John D. Rockefeller, after all, was the richest man on the planet when he bought the Casements, his retirement home in Ormond Beach in 1918. Named after the casement windows that face the Halifax River, the residence has a long history that has seen both glory days and disrepair.
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There was a photography exhibit on display when I stopped this week and the Casements also hosts an array of classes on yoga, Tai Chi, wood-carving and other topics. At Rockefeller Gardens, across Riverside Drive along the riverbank, there are weekly farmer's markets, occasional outdoor movies and other events.
My guided tour of the house took about 30 minutes. It included visits to the living room, dining room and kitchen on the main floor, as well as many of the 11 bedrooms and bathrooms up the spiral staircases on the second and third floors.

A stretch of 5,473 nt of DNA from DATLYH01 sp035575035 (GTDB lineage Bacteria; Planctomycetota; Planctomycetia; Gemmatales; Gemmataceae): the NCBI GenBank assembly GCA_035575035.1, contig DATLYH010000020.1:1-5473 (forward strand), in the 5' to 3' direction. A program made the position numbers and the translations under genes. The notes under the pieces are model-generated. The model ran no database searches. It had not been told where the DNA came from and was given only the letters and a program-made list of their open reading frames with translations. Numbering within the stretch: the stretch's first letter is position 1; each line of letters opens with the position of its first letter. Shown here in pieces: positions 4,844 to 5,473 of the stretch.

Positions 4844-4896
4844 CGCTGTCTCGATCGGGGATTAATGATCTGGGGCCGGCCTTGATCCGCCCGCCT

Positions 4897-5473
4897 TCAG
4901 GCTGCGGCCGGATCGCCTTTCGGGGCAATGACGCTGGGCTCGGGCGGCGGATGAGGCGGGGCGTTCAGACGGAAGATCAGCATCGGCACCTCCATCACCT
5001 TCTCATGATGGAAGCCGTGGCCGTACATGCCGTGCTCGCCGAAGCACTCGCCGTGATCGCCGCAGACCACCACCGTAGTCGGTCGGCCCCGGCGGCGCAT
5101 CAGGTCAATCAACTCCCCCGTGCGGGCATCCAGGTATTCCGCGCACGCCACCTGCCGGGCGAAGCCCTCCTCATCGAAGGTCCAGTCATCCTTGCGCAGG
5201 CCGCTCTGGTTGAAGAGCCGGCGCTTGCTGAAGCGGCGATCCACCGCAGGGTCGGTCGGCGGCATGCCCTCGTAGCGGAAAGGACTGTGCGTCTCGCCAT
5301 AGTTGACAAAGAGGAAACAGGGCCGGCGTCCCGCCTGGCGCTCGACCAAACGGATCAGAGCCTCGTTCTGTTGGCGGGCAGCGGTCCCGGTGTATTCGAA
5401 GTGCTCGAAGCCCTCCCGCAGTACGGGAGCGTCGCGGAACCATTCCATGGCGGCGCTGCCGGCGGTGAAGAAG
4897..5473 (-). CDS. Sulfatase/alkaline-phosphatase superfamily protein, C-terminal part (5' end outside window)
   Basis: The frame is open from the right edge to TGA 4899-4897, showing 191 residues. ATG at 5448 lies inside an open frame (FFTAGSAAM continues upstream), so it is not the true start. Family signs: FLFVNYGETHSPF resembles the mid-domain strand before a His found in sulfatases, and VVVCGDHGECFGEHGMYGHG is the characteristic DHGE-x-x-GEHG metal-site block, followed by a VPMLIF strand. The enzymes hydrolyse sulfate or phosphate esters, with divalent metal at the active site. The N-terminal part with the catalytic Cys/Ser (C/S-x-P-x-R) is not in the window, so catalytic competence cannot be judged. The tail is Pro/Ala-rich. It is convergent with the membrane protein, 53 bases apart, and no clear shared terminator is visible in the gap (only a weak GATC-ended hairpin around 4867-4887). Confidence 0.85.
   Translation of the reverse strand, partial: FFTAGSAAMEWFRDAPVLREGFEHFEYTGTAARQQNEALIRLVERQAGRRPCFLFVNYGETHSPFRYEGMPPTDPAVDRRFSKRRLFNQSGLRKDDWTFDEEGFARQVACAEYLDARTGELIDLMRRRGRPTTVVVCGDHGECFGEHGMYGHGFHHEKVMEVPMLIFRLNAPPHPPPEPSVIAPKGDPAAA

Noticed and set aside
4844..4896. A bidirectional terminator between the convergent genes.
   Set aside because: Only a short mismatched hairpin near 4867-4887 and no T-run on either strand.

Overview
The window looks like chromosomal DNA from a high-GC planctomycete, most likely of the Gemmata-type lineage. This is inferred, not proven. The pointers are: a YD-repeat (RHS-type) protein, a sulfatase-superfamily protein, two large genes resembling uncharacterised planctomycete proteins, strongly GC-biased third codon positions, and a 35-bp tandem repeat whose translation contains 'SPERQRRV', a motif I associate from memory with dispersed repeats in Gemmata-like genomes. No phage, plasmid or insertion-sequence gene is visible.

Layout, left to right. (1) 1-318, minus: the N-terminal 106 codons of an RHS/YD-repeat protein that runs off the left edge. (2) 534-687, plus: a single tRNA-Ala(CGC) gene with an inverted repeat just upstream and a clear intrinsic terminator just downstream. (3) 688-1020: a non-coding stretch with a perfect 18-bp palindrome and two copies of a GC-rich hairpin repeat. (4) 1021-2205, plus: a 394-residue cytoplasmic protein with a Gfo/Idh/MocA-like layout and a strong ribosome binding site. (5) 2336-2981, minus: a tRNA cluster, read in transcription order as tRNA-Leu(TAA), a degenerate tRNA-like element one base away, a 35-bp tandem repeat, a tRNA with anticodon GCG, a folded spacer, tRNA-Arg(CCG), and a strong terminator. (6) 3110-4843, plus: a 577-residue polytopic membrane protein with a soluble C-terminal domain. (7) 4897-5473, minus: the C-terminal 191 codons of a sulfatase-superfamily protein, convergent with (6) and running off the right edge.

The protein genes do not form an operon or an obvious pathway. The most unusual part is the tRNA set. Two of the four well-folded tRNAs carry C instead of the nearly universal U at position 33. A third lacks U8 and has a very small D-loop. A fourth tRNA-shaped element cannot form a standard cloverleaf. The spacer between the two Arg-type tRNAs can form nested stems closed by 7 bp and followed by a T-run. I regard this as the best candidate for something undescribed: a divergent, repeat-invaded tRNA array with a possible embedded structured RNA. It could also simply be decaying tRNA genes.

For all his money, Rockefeller had a frugal streak, according to my guide, Brenda. He decorated the house with second-hand furniture, she told me, although he also was never without dimes in his pockets to hand out to local children. Another fun tidbit: He also wore multiple toupees, to foster the illusion that he still had genuine hair that was occasionally in need of a trim. Genius!
The historic pictures that line the walls offer a glimpse of Casements life in Rockefeller's day, including shots of such famous visitors as Thomas Edison, Henry Ford and Will Rogers. Others document the building's days of decline, when it became a vagrants haven for a time after Rockefeller's death in 1937. Those days, thankfully, are in the past.
Hours: 8:30 a.m.-5 p.m. weekdays; 8:30 a.m.-noon Saturdays. Call: 386-676-3216.
Follow a late-afternoon visit with an early dinner at Billy's Tap Room & Grill (58 E. Granada), a local fixture since 1922. There's a terrific twilight menu served from 4 to 5:30 p.m., which I recommend, along with the seafood au gratin.
Call 386-672-1910 for reservations.